Author’s note: First published in Bangkok ‘The Sunday Nation’ – Sad Tale Of Beauty Felled – on May 28, 2000;  Malaysiakini on 11 May 2001 and Penang Club magazine in 2002.

They came like thieves to steal and rob with lightning speed in a well-planned move laced with political intrigue and cunning. Metropole Hotel, formerly Asdang House, was one of Penang’s most prominent historical-heritage buildings. It was knocked down and reduced to rubble on early Christmas 1993, while the city slept after a night of good cheers and celebration.

Within minutes, one of Malaysia’s finest heritage buildings with historical ties to Thailand was destroyed and with it a part of history of the region. The New Straits Times reported: “Many people are finding out that the building (after its demolition) has an interesting history and that the list of recent owners is also very interesting. Built at the turn of the century, it belonged to the Khaw (Na Ranong) clan. Here receptions were held for the King and Queen of Thailand. Members of the Thai Royal family also stayed at Asdang House”.

The building which stood on 6,581 square meters of land was symbolic of the Sino-Thai relationship during the early part of the century, the paper said.

Asdang House was more than a Thai embassy to British-held Malaya. Together with Chakrabongse house, it was an extension of the Thai Royal Palace to its southern-most zone of control at a time when the British colonialists were making inroads into the region, and eyeing Phuket’s rich mineral deposits. It was the symbol of sSiam’s successful resistance against colonialism when the rest of the region had fallen victim.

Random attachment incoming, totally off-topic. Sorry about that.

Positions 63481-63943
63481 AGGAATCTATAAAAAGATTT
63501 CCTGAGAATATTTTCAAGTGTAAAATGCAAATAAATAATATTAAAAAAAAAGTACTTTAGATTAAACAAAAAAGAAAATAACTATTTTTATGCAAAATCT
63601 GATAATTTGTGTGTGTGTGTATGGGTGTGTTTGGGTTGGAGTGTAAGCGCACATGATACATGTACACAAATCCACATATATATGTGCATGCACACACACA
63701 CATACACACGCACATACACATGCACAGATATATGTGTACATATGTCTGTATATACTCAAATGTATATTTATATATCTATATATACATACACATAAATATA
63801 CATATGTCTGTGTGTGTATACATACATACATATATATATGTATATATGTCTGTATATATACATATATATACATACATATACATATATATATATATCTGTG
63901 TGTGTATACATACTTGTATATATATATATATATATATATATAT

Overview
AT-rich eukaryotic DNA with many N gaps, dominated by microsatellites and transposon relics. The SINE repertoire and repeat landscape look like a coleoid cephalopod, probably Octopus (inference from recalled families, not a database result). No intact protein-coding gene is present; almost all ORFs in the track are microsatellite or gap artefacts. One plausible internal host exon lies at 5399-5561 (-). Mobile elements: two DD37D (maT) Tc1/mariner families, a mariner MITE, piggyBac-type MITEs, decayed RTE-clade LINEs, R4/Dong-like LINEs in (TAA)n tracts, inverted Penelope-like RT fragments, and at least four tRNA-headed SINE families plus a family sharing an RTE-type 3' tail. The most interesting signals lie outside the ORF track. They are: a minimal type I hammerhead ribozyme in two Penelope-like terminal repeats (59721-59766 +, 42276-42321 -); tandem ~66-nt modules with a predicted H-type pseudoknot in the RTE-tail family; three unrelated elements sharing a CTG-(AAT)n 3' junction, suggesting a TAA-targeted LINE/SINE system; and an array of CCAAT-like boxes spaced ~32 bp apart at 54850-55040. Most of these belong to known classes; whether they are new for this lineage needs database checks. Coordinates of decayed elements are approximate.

In 1897, when King Chulalongkorn visited Europe, he stopped over at Chakrabongse House where he was received by the household of the Sultan of Kedah, at that time a vassal state of Siam. When King Prajadhipok visited Penang in 1929, he stayed at Asdang House.

Asdang House was built over a hundred years ago, together with Chakrabongse House, by Phya Rasadanupradit of Ranong, also known as Khaw Sim Bee, the legendary Sino-Thai appointed by King Chulalongkorn as governor of the southern west-coast provinces of Siam, stretching from Ranong to Trang.

Rasadanupradit was instrumental in developing the region and successfully thwarted British advances in the south. He outwitted the British by bringing the first rubber seed from British Malaya and planting it in Trang. Today the rubber association of Trang is not above throwing a dinner to members of the Penang-branch of the Na Ranong clan when they come a calling.

To speed up development he brought Chartered Bank to Phuket, the only foreign bank to be allowed there. Other than rubber, he also introduced cashew nut to the south. Born in Ranong, his father sent him to China for further education when he was a young boy. For his vision and loyalty to the King of Siam, he was the first civilian to be honoured with two statues that still stand today in Trang and Phuket.